Policy & Practice - A Development Education Review



Interview with Anna Kernahan, Climate Strike Activist

Development Education and Climate Change
Spring 2020


  1. Why did you decide to get involved in the climate strikes and why are they important to you?

I decided to get involved in the climate strikes because, as I am under 18, I am not able to have a vote in the decisions that will affect my future and so I feel as though I have a moral duty to try and influence the adults who are voting on mine and my generation’s behalf.  I have been enlightened to the severity of the climate crisis due to reading about Greta Thunberg and ‘Fridays’ for Future’ and reading documents such as the ‘IPCC (Intergovernmental Panel on Climate Change) special report on climate change’ (IPCC, 2018).  The best available science is telling us that this is an emergency, but there’s no mainstream education on this, so getting involved in the climate strikes is a way of raising awareness of the research from the scientists. 

They are important to me because the climate crisis truly terrifies me and, before I joined the climate strikes, I felt completely helpless in this fight.  However, this gives children a chance to take the lead where the people in power are failing.  I have made my closest friends through the movement from all over the world and they are my second family.  Climate activism has become my entire life and so it is very important to me. 

2. How supportive has your school been to your participation in the climate strikes?

Not very supportive at all.  At first it was a straight ‘no’, but when they realised I was just going to do it anyway, I was reluctantly allowed.  I have to wear a hoodie underneath my blazer to cover up my school tie and I have to come into school on Fridays first and then leave at break-time to go to the strike location.  However, individual teachers have been very supportive of it by helping me catch up on missed work and taking an interest in what we have been doing.  Those few teachers know who they are and they are the ones that make the whole thing bearable.  I honestly hate striking, but I have no other choice.  This sounds strange, but would you like to sit on a cold stone slab for hours in the rain every single week that you only need to do because others aren't doing their jobs properly?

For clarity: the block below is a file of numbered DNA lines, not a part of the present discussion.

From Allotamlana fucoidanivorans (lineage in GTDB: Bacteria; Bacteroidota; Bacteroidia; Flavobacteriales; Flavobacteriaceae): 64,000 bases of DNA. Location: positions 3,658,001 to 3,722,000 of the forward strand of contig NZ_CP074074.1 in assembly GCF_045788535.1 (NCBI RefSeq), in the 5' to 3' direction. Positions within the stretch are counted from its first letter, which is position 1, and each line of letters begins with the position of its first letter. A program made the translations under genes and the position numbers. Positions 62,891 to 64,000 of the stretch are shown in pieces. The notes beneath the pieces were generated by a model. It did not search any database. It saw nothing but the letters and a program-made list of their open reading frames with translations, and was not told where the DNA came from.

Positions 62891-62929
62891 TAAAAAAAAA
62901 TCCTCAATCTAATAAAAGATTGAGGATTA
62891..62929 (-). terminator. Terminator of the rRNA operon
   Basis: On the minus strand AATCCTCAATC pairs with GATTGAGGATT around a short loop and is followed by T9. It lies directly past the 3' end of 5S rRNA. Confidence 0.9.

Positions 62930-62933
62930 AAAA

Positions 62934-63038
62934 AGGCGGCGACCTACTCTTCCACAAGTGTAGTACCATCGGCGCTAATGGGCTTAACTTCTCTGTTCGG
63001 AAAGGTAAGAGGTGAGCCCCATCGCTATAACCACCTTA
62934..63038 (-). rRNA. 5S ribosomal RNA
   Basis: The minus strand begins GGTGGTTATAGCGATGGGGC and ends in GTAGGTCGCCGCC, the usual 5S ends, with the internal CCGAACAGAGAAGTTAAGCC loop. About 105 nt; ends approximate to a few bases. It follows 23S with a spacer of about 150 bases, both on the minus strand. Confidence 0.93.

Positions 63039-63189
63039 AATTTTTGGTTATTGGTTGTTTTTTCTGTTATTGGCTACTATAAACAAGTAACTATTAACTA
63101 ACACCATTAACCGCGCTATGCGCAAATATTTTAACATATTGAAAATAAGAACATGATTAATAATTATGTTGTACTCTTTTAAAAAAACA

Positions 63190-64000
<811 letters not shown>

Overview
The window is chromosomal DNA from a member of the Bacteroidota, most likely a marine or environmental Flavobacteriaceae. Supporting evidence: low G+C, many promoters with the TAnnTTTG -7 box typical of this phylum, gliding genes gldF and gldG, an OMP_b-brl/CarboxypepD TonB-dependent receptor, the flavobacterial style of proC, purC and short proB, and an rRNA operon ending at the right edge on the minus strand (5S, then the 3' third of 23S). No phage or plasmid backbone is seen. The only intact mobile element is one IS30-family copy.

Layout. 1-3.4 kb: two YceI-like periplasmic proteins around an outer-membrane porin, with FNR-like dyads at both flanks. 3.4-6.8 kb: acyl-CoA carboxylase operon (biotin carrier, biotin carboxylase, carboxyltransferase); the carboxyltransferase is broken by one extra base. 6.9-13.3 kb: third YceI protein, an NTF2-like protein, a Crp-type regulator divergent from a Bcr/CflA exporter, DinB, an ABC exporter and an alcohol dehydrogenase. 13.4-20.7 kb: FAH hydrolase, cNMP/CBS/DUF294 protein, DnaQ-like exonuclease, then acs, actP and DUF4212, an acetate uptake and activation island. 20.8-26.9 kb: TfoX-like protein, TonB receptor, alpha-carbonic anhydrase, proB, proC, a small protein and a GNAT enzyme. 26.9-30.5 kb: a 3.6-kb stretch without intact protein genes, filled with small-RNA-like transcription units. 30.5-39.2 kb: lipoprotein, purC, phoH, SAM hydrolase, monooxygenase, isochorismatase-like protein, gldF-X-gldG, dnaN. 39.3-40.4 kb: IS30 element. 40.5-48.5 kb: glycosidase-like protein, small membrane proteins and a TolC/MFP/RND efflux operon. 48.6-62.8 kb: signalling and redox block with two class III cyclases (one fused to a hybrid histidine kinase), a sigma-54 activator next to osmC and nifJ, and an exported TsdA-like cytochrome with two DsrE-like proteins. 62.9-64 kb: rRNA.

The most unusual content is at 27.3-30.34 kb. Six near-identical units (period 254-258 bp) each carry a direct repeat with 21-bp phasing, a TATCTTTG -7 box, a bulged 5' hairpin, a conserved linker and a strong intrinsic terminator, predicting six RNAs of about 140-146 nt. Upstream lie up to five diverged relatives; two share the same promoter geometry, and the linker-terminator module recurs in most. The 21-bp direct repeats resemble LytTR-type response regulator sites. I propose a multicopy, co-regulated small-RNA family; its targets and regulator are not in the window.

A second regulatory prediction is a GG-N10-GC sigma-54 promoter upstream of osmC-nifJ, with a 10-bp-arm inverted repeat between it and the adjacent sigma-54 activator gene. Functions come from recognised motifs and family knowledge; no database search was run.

3. How important is the participation of civil society organisations in the climate strikes?

Very.  Every single person is welcome and truly needed in this fight for climate action.  All organisations and movements alike need to unite behind the science together. 

4. What can politicians do about climate change?

A massive amount.  We rely quite heavily on politicians to create change as we need system change to stop this crisis.  Things like the Paris Agreement (UN Climate Change, 2015) and the Green New Deal (Klein, 2019) need political support to be implemented.  We need politicians to hold each other accountable and ensure all new policy has considered the best available climate science alongside it.  Political action and creating laws to stop emissions is needed to survive this crisis. 

5.  What should the climate change campaign do next to build support?

We need to sustain the major pressure we are currently putting on corporations and governments.  This awareness raising is essential as people need to be educated on the crisis in order to want to act on it. However, we have run out of time to just educate people and hope they become enlightened and change on their own.  Yes, education is vitally important but we need action to come alongside it.  We need to put pressure on the world leaders and the people in power to prove to them that we are never going to stop until we see positive action from them.  COP26, now postponed to 2021, will be a pivotal moment for us and hopefully a young person from Northern Ireland will be there this time to represent what we need and join the call for action. 


Intergovernmental Panel on Climate Change (IPCC) (2018) ‘Special Report: Global Warming of 1.5 ºC’, available: https://www.ipcc.ch/sr15/ (accessed 18 April 2020).

Klein, N (2019) On Fire: The Burning Case for a Green New Deal, Penguin: London and New York.

United Nations Climate Change (2015) ‘The Paris Agreement’, available: https://unfccc.int/process-and-meetings/the-paris-agreement/the-paris-agreement (accessed 18 April 2020)

Anna Kernahan is 17 years old, lives in Northern Ireland and is a climate activist with ‘Fridays’ for Future’.

Kernahan, A (2020) ‘Interview with Anna Kernahan, Climate Strike Activist’, Policy and Practice: A Development Education Review, Vol. 30, Spring, pp. 171 - 173.